Joey Garcia’s guide on how to be a better, kinder person behind the wheel

The SN&R advice columnist revs into 2015 with some insight and navigation tips on how to be a better, kinder person on the road

illustration by Priscilla Garcia

Joey Garcia writes SN&R's “Ask Joey” relationship advice column. She is also the author of When Your Heart Breaks, It's Opening to Love: Healing and Finding Love After an Affair, Heartbreak or Divorce. Joey hopes to stop driving herself—and you—crazy on the road. Learn more at

With apologies to French philosopher Jean-Paul Sartre: Hell isn't other people; it's other drivers. Drivers like me. Or the old me, anyway.

Although my passion is to live fully from a refined set of spiritual principles, I frequently drive too fast. I've also honked in frustration at motorists who I've decided are not up to speed. A few years back, when another motorist and I collided, I remained convinced it was not my fault, despite the insurance adjustor's assessment to the contrary.

One of my guiding life principles is from Zen Buddhism: “How you do anything is how you do everything.” By applying this ancient wisdom to driving, my ego skidded to a stop. The problem is not other drivers; it is my pattern of overdoing, of trying to squeeze 60 minutes from a half-hour. Or as a friend observed: “You’re always leaving when you should be arriving.” It’s true; I often walked out of my house at the time I was scheduled to be at my destination, leading to me hurtling along the streets in Indy 500 mode.

Finally, I began meditating on which part of my ego navigates when I’m behind the wheel of my Honda Civic. When the healthy ego is present, love for neighbor is balanced with love for self.

Other times, the wounded ego is the driving force, responding to perceived slights by becoming a bully or behaving like a victim or letting the mind wander instead of staying present behind the wheel.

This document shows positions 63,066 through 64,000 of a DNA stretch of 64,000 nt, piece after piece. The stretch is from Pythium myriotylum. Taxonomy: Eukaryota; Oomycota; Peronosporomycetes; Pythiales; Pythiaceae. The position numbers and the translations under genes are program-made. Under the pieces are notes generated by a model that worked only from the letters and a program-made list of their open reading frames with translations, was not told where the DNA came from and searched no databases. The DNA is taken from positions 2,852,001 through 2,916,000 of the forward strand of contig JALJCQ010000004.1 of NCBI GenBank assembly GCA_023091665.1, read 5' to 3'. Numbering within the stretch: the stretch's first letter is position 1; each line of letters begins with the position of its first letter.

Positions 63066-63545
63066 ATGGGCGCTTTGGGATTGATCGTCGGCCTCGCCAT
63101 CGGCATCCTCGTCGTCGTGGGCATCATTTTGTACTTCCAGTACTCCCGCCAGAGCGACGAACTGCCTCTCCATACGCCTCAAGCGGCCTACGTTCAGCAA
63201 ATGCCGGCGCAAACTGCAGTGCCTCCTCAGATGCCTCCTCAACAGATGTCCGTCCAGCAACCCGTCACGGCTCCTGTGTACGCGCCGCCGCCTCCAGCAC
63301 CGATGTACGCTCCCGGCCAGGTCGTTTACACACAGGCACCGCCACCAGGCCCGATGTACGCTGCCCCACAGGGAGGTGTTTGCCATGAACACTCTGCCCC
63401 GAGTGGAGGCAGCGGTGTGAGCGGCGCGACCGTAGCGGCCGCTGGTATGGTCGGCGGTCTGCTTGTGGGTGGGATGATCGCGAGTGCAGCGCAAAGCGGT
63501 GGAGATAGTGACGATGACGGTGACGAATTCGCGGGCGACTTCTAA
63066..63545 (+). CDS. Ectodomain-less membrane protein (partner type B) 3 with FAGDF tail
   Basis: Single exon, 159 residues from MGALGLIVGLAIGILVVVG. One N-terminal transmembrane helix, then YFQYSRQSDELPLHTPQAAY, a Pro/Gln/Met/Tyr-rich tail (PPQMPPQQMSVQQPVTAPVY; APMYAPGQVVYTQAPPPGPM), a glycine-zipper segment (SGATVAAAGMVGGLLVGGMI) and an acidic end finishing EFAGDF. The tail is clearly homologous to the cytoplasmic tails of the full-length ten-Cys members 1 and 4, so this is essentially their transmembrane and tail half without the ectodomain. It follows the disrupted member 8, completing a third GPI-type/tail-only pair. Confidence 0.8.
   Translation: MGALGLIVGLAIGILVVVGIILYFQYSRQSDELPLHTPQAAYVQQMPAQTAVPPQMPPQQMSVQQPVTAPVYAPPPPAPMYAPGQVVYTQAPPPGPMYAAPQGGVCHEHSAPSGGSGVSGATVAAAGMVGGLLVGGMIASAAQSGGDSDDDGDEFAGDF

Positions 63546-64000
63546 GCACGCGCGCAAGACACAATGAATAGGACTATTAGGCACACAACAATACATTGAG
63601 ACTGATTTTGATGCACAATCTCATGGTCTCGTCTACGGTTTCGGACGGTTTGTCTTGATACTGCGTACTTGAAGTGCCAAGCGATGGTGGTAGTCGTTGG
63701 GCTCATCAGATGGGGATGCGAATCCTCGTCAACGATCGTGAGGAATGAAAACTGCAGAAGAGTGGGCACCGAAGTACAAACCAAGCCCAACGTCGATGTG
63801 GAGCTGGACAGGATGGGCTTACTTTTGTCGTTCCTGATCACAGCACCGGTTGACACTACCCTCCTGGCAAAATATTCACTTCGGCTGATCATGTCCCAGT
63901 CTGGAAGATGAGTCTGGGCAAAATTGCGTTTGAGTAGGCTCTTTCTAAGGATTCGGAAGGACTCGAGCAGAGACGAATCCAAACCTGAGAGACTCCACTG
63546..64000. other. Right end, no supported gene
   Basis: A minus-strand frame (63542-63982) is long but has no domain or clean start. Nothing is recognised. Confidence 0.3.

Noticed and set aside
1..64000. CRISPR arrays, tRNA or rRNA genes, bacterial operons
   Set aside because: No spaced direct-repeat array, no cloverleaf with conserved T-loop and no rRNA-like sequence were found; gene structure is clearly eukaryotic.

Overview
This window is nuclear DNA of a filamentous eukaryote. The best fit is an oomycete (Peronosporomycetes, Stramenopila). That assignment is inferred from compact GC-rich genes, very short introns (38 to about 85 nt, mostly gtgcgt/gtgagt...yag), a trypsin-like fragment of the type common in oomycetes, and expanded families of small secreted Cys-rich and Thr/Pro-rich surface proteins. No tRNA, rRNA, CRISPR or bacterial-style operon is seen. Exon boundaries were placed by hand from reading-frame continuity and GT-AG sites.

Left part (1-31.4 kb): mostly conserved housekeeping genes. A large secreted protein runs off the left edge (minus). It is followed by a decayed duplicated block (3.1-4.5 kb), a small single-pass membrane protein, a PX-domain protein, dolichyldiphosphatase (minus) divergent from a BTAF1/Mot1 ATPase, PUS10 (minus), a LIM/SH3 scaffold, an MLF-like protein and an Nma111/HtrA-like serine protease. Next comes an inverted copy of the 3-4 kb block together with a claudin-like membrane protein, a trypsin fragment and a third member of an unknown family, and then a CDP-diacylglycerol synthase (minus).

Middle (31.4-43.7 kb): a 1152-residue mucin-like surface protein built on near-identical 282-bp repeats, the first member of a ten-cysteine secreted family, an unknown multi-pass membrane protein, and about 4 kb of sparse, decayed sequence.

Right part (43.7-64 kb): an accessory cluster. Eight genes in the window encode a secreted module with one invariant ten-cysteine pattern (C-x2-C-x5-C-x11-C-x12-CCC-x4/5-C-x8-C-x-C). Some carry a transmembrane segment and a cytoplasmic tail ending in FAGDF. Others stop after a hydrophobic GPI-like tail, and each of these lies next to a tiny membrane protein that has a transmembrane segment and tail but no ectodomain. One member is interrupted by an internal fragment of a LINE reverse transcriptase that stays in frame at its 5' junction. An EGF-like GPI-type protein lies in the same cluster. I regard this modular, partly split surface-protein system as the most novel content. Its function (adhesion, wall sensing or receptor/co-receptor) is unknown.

Along the way, I learned that common traffic violations offer character insights worth keeping on our radar. Here are a few revelations:

Speeding: Racing down the roadway feeds the self-important attitude that we are above respecting rules that apply to everyone else. We can shift that ego-centered focus by gifting ourselves the time we need for travel. Leaving the adrenaline-fueled frazzle behind is an act of self-love. We accept that we have done what we can to be responsible, but not everything is under our control.

Driving under the speed limit: When we putt-putt-putt along, we force other vehicles to abide by our preferences. It’s passive-aggressive driving and that’s why other drivers honk, tailgate or swerve dangerously as they change lanes to avoid us. Driving slower than the traffic flow causes others to understandably become angry at being controlled.

Changing lanes without signaling: Drivers who do this literally signal their untrustworthiness. Communication is key to healthy relationships in a community. Yes, sometimes other drivers take our signal as a cue to speed up and refuse to let us slip into their lane. But isn’t it better to be honest, even if other drivers are mean or oblivious?

Tailgating: In most situations, following another vehicle too closely is a self-centered demand for attention. Some people even feel a rush of adrenaline when they perpetuate the aggression. Instead of intimidating another driver, love your neighbor and change lanes. Otherwise, it’s like living in denial of your own power to leave a negative situation.

Under the influence of social media: Texting or talking by phone while driving represents a fear of aligning one’s mind, body and spirit in the present moment. Doing this we split our focus, avoiding the reality of the chaotic lives we created, and driving us deeper into denial. Spiritual disciplines, like hatha yoga, Buddhist meditation or Christian contemplation, when engaged daily, unify mind, body and spirit in the now.